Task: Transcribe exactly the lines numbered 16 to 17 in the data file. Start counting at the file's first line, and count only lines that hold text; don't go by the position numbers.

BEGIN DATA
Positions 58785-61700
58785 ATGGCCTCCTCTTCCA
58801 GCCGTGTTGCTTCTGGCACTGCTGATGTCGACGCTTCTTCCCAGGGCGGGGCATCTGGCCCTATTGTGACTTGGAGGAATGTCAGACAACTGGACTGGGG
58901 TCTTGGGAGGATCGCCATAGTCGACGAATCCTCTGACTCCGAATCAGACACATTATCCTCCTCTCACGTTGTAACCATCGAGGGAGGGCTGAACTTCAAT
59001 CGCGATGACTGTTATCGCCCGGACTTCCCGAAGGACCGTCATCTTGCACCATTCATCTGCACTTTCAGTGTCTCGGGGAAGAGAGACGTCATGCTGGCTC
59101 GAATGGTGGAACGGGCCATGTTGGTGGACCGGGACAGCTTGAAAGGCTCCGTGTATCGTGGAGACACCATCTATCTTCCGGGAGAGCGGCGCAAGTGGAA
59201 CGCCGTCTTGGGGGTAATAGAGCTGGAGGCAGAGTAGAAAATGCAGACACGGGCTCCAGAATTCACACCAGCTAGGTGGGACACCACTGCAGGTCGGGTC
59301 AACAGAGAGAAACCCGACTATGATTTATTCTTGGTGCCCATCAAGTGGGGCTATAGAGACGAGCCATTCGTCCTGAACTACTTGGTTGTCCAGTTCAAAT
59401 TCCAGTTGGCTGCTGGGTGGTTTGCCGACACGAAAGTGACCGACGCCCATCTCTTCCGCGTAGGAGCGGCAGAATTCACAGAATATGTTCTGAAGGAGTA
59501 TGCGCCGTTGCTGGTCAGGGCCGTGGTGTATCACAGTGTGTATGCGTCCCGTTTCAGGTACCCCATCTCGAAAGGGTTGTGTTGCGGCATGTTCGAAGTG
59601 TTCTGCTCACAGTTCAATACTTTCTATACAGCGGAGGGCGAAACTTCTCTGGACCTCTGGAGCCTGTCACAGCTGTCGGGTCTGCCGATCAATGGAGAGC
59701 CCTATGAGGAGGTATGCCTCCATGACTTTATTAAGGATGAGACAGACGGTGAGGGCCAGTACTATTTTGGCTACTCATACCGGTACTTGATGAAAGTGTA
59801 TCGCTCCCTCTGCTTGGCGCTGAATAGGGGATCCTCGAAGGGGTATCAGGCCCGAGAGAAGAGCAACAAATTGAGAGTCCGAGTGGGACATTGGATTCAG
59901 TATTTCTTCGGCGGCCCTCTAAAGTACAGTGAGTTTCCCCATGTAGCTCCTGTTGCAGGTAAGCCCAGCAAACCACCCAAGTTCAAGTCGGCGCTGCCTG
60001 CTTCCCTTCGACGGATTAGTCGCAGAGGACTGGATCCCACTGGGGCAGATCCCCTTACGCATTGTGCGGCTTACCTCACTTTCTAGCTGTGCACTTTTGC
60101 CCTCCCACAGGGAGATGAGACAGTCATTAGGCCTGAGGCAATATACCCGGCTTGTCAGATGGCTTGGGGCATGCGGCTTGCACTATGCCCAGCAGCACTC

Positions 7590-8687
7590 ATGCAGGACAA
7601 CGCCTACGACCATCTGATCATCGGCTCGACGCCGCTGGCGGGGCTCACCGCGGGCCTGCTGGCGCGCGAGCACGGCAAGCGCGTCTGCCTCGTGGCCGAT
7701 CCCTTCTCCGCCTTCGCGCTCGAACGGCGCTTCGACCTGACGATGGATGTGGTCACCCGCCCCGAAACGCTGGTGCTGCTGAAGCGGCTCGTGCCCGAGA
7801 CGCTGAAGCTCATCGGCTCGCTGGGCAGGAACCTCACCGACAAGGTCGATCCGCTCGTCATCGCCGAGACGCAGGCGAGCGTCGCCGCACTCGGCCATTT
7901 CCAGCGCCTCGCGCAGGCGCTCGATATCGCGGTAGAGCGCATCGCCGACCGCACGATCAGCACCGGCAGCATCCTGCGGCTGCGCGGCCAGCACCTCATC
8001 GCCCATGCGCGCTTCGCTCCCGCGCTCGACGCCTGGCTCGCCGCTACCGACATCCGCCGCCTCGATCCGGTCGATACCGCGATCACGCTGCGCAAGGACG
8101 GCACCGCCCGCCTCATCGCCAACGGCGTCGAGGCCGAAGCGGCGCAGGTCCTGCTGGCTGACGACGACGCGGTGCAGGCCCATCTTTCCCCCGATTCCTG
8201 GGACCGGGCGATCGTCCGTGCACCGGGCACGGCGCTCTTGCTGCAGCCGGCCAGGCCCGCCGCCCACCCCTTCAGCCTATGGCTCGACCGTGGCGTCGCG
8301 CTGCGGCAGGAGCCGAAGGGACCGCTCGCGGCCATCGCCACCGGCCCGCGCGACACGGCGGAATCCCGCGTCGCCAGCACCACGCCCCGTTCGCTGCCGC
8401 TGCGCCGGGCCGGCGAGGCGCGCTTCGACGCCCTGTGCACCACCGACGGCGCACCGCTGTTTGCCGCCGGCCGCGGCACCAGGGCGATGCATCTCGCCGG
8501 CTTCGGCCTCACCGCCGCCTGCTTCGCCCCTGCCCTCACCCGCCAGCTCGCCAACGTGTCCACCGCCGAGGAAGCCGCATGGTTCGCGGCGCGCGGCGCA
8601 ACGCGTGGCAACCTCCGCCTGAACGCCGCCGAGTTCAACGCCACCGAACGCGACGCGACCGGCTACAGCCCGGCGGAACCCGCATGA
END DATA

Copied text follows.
60101 CCTCCCACAGGGAGATGAGACAGTCATTAGGCCTGAGGCAATATACCCGGCTTGTCAGATGGCTTGGGGCATGCGGCTTGCACTATGCCCAGCAGCACTC

Positions 7590-8687